Education Week just released its 22nd annual report and rankings of state education systems. Faster than we can read the report or its accompanying coverage—which this year includes a worthwhile look at “five common traits of top school systems” and “five hurdles” standing in the way of improvement—alarmed observations about Ohio’s rankings “drop” have begun to emerge. They point out that Ohio was ranked 5th in 2010, 23rd in 2016, and 22nd in both 2017 and 2018, largely to score political points suggesting that the current administration has been asleep at the wheel.
We’ve been down this path before, but let’s revisit two significant problems with this interpretation. Last year when the ratings were released, I dove into an analysis exploring some of the likely causes for Ohio’s near twenty-slot fall in the relative rankings since 2010.
The rating system changed
Education Week undertook a significant overhaul of its rating system between 2014 and 2015, prohibiting meaningful comparisons of overall rankings over time. They eliminated three categories and now only include the following components: Chance for Success, an index with thirteen indicators examining the role that education plays from early childhood into college and the workforce; School Finance, a grade based on spending and equity, which takes into account per-pupil expenditures, taxable resources spent on education, and measures of intra-district spending equity; and K-12 Achievement, a grade based on eighteen measures of reading and math performance, AP results, and high school graduation.
The three categories axed after 2014 included Ohio’s highest-rated areas, Standards, Assessments and Accountability, and two other areas (Transitions and Alignment and Teaching Profession) where Ohio posted solid scores. The table below illustrates how Ohio scored in each category over time and helps explain why Ohio’s absolute score fell given changes to the scoring system.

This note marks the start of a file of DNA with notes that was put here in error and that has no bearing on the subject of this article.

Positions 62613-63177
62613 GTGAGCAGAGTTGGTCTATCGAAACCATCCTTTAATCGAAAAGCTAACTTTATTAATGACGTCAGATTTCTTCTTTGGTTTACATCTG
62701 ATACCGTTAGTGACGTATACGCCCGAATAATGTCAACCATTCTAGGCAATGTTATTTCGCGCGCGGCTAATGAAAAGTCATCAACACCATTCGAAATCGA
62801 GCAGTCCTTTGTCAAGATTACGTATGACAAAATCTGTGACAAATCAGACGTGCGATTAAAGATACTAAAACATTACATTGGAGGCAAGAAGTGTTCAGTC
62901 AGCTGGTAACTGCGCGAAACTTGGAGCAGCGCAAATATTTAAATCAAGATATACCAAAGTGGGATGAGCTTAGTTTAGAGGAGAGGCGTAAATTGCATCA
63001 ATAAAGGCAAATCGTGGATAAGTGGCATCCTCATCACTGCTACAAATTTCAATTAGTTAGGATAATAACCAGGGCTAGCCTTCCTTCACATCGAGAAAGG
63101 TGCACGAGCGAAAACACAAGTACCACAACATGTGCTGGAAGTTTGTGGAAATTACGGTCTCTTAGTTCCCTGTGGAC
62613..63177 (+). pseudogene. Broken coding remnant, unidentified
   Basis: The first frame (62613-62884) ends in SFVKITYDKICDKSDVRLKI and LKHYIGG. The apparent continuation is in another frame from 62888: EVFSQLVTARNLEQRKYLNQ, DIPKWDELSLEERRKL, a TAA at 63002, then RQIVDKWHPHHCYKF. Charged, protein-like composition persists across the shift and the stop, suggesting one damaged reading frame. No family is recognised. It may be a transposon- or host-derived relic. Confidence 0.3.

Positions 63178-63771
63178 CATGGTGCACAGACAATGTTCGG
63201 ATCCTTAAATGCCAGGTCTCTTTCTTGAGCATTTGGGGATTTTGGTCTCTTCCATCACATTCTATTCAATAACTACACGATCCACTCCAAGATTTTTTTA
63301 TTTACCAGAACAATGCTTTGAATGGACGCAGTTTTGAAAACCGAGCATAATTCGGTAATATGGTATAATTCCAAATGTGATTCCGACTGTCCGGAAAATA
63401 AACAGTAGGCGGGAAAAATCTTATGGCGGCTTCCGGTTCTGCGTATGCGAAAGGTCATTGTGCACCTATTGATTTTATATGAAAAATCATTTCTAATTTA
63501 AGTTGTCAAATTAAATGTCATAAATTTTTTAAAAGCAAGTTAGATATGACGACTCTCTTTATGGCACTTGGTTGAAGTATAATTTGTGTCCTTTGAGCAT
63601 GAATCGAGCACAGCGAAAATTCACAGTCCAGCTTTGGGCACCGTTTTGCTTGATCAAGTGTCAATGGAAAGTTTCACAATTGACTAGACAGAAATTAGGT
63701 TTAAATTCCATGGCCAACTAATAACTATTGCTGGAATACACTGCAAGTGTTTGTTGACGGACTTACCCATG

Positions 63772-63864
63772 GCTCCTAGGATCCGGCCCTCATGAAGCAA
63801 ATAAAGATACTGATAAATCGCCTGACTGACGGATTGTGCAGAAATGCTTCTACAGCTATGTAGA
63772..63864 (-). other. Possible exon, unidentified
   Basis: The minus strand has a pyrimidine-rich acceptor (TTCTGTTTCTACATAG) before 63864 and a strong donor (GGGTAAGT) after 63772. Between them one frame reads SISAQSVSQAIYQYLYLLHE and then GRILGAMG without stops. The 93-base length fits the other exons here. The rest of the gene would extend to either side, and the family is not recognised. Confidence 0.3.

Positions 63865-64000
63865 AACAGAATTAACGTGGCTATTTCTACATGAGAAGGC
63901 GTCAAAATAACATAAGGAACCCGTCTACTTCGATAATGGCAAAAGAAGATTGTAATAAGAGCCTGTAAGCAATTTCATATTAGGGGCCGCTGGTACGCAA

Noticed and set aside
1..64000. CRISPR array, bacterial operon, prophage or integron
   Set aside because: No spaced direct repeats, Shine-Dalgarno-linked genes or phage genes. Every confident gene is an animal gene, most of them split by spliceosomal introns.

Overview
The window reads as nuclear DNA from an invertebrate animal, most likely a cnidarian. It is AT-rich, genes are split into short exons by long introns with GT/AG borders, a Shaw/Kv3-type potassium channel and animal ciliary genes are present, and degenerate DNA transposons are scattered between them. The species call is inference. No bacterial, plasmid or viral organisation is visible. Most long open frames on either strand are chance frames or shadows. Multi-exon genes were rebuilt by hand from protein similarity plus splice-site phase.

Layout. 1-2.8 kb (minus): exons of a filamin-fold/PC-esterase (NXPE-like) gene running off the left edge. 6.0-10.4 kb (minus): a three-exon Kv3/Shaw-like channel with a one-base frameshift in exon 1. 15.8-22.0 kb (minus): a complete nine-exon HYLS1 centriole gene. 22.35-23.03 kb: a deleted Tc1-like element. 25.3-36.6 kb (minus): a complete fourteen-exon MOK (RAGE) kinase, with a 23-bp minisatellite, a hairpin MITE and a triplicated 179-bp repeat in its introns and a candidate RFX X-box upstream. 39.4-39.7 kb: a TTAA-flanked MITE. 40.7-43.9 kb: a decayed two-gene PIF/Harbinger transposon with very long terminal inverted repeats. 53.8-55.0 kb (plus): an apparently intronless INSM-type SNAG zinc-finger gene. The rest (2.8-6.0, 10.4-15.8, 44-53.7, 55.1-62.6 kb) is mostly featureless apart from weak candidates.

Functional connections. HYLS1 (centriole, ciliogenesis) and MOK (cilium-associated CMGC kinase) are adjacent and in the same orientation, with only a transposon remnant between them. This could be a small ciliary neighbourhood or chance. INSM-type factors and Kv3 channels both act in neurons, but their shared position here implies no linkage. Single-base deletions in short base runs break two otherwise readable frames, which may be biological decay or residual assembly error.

Table 1: Ohio scores on Education Week’s Quality Counts report card over time
Education Week’s rankings are relative, and Ohio’s shift over time has just as much to do with what other states are or aren’t doing. Last year, I hypothesized that Ohio’s fourteen-slot fall between 2013 and 2014 very likely resulted from the changes rapidly occurring in other states that earned them extra points Ohio had already had under its belt. In fact, the year that its relative ranking plummeted, Ohio’s actual score only changed by a single digit.
Table 2: Ohio’s dramatic rankings shift
Ohio’s actual score changes across nearly a decade among the components that have remained consistent have been fairly modest. For instance, in 2010, the state’s score on K-12 Achievement was 72.4, and in 2018, it was 70.7.
Table 3: Changes to Ohio’s Education Week scores, 2010-2018
Despite these minor changes in scores, some would have you believe that Ohio’s education system has suffered cataclysmically. As I warned last year, Ohio’s ranking has become easy fodder for those with an ax to grind with the state’s education policies. Unfortunately, that fact remains true a year later. This is not to say that the state’s education policies have been above reproach or that we’re where we need to be. Rather, seeing data used so out of context and without understanding the causes behind such changes leaves us ill-equipped to make meaningful improvements. Consider these tweets that basically assign blame for changes in the state’s ranking to just about anything the tweeter wants to target:
Given how heavily the Quality Counts ranking is cited throughout the year, understanding the finer details of the rankings would likely generate a more productive discussion on how to improve education in Ohio. That is the goal, right?